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Four Z77-Based Mini-ITX Motherboards, Reviewed

Overclocking Compared

BIOS Frequency and Voltage settings (for overclocking)
ASRock Z77E-ITXAsus P8Z77-I DeluxeEVGA Z77 StingerMSI Z77IA-E53
Reference Clock95-150 MHz (0.1 MHz)80-300 MHz (0.1 MHz)80-130 MHz (~0.1 MHz)0-655 MHz (0.1 MHz)
CPU Multiplier14-63x (1x)16-63x (1x)16-80x (1x)16-63x (1x)
DRAM Data Rates1066-3000 (200, 266)800-3200 (200, 266)1066-2133 (200, 266)800-3200 (200, 266)
CPU Vcore0.60-1.70 V (50 mV)0.80-1.99 V (5 mV)0.90-1.92 V (1 mV)0.81-2.16 V (5 mV)
CPU VTT0.98-1.56 V (~6.5 mV)N/A0.90-1.53 V (1 mV)0.95-1.55 V (20 mV)
VCCSA0.93-1.21 V (~18 mV)0.61-1.56 V (5 mV)N/A0.94-1.58 V (20 mV)
DRAM Voltage1.17-1.80 V (5 mV)1.20-2.135 V (5 mV)0.90-1.99 V (1 mV)1.11-2.47 V (7.5 mV)
CAS Latency4-15 Cycles1-15 Cycles4-15 Cycles5-15 Cycles
tRCD3-15 Cycles1-15 Cycles4-99 Cycles4-15 Cycles
tRP3-15 Cycles1-15 Cycles4-99 Cycles4-15 Cycles
tRAS9-63 Cycles1-255 Cycles10-63 Cycles10-40 Cycles

Though the broadness of each setting varies with each motherboard, all four are capable of exceeding safe and sane voltage levels, or, if you’d prefer, moderate underclocking for reduced energy use. We did encounter one fairly large surprise however.

We've learned to expect 4.6 to 4.7 GHz from this specific Core i7-3770K sample, but that was under Windows 7. With Windows 8, we encountered errors in some services at clock rates greater than 4.5 GHz. The fourth board, EVGA’s Z77 Stinger appears to need a firmware re-work.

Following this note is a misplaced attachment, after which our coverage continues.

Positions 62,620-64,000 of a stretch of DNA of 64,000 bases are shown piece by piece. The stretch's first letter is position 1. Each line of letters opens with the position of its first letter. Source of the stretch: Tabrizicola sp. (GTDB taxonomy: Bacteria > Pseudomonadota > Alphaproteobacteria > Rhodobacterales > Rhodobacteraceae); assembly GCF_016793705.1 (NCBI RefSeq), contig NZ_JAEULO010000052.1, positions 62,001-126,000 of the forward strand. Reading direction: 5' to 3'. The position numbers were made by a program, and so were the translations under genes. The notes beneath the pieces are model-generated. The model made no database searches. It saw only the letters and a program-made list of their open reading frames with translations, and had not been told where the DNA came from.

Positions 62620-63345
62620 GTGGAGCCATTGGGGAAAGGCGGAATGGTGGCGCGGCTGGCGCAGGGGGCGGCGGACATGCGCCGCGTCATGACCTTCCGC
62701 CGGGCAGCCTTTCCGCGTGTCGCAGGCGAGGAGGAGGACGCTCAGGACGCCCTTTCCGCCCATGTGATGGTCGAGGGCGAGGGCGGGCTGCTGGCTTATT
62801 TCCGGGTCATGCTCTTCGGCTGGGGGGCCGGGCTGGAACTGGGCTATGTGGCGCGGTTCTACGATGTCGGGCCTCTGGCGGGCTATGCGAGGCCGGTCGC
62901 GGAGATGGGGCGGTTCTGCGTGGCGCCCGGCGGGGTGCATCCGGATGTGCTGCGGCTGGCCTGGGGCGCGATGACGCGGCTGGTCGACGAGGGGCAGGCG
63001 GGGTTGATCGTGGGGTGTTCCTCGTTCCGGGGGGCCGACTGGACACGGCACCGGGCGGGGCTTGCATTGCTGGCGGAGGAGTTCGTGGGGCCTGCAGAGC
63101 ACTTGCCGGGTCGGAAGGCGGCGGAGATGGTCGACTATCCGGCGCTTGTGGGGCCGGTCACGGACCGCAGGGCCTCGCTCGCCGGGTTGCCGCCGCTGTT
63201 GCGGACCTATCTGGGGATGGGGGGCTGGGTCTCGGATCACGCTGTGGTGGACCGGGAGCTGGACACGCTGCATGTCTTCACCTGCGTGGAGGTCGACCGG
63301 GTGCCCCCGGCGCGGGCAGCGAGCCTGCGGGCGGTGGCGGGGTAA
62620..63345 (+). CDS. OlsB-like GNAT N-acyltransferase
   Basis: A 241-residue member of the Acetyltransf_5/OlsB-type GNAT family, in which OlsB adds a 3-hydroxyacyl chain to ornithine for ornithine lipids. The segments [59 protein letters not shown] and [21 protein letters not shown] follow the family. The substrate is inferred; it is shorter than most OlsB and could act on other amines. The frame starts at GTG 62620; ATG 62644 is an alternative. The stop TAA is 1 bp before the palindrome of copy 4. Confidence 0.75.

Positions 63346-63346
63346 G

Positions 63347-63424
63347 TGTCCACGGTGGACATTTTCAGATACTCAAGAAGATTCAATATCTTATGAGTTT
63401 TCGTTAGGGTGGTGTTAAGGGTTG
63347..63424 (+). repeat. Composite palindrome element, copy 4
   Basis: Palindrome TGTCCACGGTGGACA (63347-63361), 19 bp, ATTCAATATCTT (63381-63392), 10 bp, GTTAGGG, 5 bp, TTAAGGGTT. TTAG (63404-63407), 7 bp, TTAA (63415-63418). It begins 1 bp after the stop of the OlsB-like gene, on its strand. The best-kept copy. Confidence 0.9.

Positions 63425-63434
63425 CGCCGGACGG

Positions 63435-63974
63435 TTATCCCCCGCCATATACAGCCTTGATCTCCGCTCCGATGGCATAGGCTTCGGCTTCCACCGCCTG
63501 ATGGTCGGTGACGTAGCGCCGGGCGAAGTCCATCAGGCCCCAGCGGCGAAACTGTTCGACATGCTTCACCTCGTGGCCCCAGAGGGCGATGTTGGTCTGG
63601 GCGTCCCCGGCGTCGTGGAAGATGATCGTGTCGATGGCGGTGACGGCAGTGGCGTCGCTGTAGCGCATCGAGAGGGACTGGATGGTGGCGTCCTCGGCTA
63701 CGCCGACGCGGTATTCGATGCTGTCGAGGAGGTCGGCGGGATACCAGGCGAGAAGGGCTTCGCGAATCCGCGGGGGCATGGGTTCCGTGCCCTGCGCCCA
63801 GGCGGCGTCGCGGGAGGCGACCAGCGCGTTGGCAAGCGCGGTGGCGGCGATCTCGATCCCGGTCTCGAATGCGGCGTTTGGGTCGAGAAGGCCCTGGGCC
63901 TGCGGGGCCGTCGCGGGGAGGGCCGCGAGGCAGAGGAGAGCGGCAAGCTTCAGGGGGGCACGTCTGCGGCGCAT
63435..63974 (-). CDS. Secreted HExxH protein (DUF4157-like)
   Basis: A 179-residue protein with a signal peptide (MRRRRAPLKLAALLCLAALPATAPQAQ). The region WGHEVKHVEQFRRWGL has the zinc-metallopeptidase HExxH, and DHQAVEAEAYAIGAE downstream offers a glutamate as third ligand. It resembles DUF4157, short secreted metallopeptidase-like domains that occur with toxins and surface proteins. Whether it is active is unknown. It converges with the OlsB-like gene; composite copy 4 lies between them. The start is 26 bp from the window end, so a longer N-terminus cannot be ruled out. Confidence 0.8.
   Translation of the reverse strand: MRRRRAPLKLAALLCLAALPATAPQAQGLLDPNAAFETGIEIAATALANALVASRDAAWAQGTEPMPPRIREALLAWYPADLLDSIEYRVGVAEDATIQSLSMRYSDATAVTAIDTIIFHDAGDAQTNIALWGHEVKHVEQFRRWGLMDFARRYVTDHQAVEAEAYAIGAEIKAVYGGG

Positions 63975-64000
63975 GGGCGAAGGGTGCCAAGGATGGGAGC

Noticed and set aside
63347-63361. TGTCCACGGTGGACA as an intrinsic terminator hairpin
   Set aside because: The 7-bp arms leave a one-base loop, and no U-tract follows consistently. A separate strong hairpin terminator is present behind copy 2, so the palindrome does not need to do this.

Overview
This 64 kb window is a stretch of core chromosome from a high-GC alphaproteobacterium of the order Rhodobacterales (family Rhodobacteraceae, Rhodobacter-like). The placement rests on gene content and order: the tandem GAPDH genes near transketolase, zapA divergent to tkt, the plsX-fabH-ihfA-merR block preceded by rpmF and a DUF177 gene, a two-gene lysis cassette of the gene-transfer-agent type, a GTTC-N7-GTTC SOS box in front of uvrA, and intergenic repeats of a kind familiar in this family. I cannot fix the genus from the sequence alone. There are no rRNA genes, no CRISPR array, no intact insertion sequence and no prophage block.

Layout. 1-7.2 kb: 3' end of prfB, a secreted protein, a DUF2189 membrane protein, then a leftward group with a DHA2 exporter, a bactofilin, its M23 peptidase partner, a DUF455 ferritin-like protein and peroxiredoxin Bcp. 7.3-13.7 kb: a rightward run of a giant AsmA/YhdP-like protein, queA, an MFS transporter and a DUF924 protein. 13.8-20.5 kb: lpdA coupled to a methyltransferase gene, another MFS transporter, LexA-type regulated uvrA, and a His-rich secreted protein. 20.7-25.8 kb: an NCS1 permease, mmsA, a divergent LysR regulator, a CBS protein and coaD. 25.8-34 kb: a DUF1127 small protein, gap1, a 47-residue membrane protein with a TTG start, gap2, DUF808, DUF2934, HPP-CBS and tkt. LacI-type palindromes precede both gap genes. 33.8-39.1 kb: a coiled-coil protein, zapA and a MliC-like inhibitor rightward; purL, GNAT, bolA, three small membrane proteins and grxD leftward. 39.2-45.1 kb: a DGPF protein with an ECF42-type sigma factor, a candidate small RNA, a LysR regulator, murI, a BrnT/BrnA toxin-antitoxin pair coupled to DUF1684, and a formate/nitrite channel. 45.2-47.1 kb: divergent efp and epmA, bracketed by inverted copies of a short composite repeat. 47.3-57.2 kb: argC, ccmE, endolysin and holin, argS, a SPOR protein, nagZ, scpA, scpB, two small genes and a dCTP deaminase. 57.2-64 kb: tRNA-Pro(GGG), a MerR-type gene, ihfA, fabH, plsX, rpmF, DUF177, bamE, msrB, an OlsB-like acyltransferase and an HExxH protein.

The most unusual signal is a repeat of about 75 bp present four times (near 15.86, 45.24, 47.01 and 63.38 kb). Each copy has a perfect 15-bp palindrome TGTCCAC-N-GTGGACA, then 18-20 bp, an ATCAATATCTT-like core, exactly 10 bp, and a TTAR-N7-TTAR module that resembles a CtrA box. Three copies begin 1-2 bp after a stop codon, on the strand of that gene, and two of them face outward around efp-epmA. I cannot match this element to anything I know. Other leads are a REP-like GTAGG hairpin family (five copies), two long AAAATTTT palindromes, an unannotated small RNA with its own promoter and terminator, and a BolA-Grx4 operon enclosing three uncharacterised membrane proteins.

Our expected 110 or 111 MHz base clocks are also gone, with the P8Z77-I Deluxe getting closest to our Windows 7 highs under Windows 8. We’ve heard of Windows 8-optimized firmware, but have not, until now, seen any evidence that those optimizations might affect overclocking.

The board with the big voltage regulator, Asus’ P8Z77-I Deluxe also has the highest stable memory data rate. On the other hand, the Z77IA-E53’s third-place memory finish was still good enough to reach our memory’s rated DDR3-2666.

EVGA’s Z77 Stinger reached its top ratio limit, corresponding to DDR3-2133, with less than 1% base clock flexibility, giving it an extra 3 MHz.

Thomas Soderstrom is a Senior Staff Editor at Tom's Hardware US. He tests and reviews cases, cooling, memory and motherboards.